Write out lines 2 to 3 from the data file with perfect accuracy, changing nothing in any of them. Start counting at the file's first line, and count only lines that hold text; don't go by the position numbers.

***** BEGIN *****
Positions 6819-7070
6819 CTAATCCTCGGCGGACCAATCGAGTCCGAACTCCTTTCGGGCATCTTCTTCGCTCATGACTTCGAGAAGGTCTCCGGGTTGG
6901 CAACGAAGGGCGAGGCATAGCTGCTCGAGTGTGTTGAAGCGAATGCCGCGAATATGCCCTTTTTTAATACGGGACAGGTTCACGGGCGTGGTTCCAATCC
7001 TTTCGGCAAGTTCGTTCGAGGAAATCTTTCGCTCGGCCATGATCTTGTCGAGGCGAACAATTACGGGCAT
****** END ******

6819 CTAATCCTCGGCGGACCAATCGAGTCCGAACTCCTTTCGGGCATCTTCTTCGCTCATGACTTCGAGAAGGTCTCCGGGTTGG
6901 CAACGAAGGGCGAGGCATAGCTGCTCGAGTGTGTTGAAGCGAATGCCGCGAATATGCCCTTTTTTAATACGGGACAGGTTCACGGGCGTGGTTCCAATCC